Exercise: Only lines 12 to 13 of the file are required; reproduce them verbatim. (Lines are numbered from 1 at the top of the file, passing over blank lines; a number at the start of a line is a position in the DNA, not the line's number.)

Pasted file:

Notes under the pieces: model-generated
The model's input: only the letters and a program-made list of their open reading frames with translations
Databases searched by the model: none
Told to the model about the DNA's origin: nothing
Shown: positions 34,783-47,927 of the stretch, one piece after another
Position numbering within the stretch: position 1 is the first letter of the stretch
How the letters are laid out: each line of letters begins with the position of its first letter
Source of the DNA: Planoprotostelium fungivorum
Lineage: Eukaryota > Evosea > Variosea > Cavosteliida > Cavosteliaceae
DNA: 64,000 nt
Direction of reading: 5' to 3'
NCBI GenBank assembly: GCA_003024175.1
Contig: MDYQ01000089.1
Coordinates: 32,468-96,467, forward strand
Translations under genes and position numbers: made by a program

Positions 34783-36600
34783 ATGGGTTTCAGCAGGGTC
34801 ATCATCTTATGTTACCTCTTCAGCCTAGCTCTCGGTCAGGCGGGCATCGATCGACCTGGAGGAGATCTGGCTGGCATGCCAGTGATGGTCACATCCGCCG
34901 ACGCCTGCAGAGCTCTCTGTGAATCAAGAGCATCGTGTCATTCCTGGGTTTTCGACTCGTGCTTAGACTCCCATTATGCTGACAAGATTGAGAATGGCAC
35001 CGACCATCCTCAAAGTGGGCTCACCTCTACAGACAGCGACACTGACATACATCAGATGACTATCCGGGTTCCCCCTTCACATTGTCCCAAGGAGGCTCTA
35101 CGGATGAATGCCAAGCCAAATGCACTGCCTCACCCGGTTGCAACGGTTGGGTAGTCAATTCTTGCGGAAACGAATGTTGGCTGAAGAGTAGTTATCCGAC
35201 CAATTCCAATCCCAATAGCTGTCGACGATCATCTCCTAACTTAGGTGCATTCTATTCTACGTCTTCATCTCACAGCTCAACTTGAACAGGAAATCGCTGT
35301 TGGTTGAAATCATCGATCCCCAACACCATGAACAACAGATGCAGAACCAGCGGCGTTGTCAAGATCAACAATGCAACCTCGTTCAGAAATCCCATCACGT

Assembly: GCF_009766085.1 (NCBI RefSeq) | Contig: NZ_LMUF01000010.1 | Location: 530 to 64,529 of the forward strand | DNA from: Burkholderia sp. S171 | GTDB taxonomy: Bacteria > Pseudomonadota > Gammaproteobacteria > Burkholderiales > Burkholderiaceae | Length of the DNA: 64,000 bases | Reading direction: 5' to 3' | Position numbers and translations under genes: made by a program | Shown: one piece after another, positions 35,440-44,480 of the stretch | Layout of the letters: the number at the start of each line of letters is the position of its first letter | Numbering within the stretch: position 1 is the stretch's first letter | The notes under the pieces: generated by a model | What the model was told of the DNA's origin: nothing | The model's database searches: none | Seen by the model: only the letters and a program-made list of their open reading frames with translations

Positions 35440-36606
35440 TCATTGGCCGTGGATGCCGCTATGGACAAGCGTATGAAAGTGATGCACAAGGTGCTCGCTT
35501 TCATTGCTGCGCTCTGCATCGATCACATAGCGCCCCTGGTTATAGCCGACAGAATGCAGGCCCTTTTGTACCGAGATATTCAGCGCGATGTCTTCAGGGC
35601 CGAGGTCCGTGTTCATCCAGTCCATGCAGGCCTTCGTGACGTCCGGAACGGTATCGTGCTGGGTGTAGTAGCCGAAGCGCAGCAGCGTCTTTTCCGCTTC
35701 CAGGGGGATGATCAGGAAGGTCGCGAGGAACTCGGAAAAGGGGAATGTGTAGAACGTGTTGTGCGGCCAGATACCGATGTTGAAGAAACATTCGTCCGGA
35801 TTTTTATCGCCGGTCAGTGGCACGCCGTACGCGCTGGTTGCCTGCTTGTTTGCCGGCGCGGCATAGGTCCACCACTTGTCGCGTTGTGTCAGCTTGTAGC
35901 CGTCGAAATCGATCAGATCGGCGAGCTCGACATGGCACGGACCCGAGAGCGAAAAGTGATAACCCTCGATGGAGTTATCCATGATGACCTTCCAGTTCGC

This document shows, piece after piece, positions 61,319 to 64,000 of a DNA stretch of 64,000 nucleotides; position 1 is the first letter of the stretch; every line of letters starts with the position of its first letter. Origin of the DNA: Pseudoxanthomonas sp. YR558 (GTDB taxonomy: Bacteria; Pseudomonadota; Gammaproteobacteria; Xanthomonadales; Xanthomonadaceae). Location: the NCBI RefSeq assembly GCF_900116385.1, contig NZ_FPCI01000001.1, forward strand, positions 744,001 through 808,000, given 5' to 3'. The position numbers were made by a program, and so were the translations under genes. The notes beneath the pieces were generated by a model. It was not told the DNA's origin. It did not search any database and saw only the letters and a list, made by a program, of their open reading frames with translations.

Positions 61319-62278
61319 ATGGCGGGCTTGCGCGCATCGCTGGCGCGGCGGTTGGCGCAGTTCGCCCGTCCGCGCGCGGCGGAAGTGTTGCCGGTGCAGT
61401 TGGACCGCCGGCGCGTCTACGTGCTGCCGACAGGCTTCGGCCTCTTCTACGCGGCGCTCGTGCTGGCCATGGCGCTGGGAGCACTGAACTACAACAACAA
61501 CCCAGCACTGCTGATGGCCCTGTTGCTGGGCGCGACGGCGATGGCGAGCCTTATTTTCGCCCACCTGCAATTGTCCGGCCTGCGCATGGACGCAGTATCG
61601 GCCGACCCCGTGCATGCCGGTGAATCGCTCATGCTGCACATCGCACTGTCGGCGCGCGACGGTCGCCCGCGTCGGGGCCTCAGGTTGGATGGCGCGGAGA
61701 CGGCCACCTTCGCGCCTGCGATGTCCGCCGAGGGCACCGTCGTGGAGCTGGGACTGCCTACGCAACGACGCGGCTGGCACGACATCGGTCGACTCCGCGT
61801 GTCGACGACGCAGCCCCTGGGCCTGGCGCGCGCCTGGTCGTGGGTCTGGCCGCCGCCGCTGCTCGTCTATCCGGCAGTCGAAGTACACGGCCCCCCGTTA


NCBI GenBank assembly: GCA_003024175.1
Contig: MDYQ01000089.1